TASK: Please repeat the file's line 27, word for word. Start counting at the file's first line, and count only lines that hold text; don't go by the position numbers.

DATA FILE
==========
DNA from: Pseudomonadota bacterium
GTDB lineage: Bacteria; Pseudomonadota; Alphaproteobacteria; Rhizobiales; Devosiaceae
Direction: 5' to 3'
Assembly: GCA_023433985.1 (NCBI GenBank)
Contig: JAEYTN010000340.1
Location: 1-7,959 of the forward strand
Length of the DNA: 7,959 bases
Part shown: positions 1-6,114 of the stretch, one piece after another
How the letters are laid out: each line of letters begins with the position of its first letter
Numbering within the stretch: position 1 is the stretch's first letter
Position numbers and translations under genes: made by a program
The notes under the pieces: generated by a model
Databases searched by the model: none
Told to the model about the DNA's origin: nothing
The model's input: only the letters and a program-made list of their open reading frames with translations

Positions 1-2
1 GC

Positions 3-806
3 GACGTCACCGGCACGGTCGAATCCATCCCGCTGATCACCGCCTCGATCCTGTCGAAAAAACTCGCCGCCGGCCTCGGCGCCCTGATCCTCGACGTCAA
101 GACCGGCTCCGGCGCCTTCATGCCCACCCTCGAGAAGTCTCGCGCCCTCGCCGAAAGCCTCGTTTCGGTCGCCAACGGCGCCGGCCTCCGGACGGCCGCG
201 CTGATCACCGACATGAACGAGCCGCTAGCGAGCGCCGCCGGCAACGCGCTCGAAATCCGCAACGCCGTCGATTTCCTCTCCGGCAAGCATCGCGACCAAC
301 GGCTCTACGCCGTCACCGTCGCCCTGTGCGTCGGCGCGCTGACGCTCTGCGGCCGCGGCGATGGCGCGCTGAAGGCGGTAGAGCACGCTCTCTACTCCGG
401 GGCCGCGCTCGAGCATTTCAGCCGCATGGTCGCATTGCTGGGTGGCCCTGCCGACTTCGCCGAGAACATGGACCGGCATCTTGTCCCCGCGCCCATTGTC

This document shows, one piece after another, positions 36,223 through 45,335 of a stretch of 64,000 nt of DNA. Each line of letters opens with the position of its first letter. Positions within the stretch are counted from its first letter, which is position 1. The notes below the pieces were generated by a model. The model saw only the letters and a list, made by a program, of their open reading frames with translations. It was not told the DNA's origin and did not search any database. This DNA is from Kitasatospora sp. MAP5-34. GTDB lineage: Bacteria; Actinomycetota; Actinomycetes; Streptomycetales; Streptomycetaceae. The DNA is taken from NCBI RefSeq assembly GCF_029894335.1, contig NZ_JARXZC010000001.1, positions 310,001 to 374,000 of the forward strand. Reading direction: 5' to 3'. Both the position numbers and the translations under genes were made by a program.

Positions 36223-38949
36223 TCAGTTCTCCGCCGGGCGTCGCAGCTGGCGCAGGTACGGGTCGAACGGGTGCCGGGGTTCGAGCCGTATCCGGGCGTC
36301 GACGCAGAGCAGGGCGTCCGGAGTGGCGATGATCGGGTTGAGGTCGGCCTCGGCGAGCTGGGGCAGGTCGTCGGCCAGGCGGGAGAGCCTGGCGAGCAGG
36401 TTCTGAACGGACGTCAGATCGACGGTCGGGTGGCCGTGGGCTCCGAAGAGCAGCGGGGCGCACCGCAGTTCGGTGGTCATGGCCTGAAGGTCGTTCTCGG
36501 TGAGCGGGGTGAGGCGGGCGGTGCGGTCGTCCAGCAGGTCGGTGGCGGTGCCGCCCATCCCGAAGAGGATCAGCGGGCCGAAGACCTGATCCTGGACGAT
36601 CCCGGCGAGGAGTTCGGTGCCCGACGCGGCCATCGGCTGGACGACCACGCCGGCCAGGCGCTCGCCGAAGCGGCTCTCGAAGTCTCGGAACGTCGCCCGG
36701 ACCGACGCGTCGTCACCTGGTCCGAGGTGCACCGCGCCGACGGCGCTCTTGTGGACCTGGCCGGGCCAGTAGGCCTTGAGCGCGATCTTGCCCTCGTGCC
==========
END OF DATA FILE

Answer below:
36301 GACGCAGAGCAGGGCGTCCGGAGTGGCGATGATCGGGTTGAGGTCGGCCTCGGCGAGCTGGGGCAGGTCGTCGGCCAGGCGGGAGAGCCTGGCGAGCAGG